I'm not even sure it needs to be limited to movies that can bring back the original actors. Take something like the previously mentioned Superman Returns. Now, that's not a movie everybody loves, though I think its better than it gets credit for. Even though the cast of actors is entirely different, the movie isn't. Brandon Routh is doing his best impression of Christopher Reeve throughout. Kevin Spacey isn't playing Lex Luthor, he's playing Gene Hackman playing Lex Luthor.
The movie may not have worked, but I think that's due to problems with the specific script rather than the concept. For fans who always wished they could have had one more Christopher Reeve Superman movie, they basically got it. An idea like this, but obviously better executed, could still work with another franchise.
It Makes The Franchise More Accessible
It also opens the door to make the movie and the franchise more accessible. If you've seen any Terminator movies, there's a good chance the first couple are in there. If you gave up on the franchise at some point because the sequels weren't very good, and Dark Fate had been just another sequel, then you'd probably skip out on it, even if it turned out to be good, because you weren't sure you'd know what was going on. But now you don't need to be afraid you're missing information.
Who even knows what was going on with the Halloween franchise before the recent film. Keeping track of all that history was a mess. But if you wanted to enjoy 2018's Halloween to its fullest, there was only one other movie you needed to see. Even if you hadn't seen it before, it would be much easier to catch up.
The other problem with long running franchises is that they can get constraining from a creative standpoint. A new writer and director has limited ability to come in and try something different with a franchise where they'll be expected to keep characters and plotlines within certain parameters. The deeper the lore, the more there is to consider and the more constraints there are on any new story.
By taking things back in time there's at least a bit more freedom to create a new story and take known characters in new directions. A complete reboot would, of course, give near complete freedom, but what we're looking at here is a sort of a middle ground.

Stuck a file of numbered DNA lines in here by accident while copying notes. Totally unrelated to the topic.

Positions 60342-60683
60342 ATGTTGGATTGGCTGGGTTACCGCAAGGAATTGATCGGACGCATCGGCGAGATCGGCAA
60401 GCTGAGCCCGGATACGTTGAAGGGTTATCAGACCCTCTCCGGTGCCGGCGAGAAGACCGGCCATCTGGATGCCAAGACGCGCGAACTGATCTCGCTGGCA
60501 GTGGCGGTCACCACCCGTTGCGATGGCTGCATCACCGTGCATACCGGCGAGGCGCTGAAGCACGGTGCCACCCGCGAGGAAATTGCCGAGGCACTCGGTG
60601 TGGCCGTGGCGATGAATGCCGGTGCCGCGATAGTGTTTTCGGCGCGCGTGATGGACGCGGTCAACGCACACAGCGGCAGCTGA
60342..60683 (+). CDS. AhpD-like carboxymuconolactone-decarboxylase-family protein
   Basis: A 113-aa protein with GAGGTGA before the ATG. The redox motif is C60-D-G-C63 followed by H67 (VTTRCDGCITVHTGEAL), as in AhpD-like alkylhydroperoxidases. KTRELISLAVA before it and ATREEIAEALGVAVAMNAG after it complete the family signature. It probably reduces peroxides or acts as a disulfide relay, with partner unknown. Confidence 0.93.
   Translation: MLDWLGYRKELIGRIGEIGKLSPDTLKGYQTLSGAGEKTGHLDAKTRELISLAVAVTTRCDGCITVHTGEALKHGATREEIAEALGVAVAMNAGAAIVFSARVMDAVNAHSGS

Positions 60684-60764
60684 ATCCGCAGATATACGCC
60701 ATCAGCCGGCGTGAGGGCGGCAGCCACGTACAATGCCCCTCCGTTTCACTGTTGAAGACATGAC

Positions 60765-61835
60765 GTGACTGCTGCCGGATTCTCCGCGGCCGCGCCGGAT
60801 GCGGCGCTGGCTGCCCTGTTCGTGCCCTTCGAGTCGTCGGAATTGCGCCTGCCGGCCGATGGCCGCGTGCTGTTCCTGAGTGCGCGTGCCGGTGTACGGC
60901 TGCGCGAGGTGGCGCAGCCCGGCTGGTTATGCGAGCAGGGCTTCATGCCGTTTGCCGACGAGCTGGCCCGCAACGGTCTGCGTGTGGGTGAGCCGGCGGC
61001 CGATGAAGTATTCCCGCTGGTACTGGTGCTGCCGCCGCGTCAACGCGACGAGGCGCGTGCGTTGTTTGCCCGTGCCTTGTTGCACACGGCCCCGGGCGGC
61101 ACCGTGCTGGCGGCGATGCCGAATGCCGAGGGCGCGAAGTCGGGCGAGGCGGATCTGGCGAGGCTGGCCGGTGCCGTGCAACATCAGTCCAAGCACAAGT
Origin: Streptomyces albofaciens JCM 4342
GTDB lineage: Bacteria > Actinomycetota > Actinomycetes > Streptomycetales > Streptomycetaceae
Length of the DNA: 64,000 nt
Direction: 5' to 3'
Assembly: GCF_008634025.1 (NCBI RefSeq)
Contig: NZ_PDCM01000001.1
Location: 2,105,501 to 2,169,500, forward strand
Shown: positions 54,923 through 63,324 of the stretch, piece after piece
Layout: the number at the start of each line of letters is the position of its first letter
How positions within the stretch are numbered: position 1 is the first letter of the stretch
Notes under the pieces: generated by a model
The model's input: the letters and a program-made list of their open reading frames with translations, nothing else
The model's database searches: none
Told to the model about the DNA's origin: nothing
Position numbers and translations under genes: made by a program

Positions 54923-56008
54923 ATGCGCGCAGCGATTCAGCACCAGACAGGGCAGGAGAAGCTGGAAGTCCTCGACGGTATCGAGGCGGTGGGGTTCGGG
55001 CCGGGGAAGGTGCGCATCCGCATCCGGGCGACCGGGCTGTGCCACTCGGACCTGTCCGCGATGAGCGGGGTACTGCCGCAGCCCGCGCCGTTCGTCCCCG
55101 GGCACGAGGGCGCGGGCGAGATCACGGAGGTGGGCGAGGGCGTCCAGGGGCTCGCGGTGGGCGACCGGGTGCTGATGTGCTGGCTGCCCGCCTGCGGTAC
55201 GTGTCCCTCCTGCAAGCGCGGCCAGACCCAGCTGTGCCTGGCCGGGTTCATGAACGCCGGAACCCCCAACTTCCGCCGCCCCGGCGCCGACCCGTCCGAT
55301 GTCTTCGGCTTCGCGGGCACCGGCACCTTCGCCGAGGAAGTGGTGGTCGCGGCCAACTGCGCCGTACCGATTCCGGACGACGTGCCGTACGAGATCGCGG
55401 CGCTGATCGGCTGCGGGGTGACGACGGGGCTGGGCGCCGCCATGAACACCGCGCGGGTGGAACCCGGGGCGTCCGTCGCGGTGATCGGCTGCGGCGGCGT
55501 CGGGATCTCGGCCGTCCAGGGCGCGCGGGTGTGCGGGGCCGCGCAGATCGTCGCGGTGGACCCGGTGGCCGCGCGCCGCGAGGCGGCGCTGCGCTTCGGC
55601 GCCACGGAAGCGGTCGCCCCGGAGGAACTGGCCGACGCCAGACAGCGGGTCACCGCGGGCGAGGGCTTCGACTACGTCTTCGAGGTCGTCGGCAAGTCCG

There Is A Downside
Of course, this idea won't work for every conceivable franchise. Simply making a sequel to a movie that doesn't work, and then making another that ignores the previous film, doesn't guarantee success. Terminator is in a somewhat unique position in that its time travel premise is sort of built around the idea of changing the timeline, so it's easier for a movie like that to just jump in and say they just erased the last movie from existence.
Like all ideas that Hollywood gets ahold of, there is the possibility that this could be done too much. How many bites at the apple does a franchise get before they completely destroy the concept?
Halloween is taking its reboot further with a pair of planned sequels, and it seems likely that Terminator will do the same if Dark Fate is a hit. There is one potential problem with this down the road because it will, of course ultimately, just make the franchises that much more confusing. In 20 or 30 years. a fan just coming to the Terminator franchise could have a real problem figuring out which movies they want to watch. Which ones are part of which timeline again?
Let us know what you think about this 'ignoring sequels' idea in the poll and comments below.
Should More Franchises Use The 'Ignore Sequels' Approach?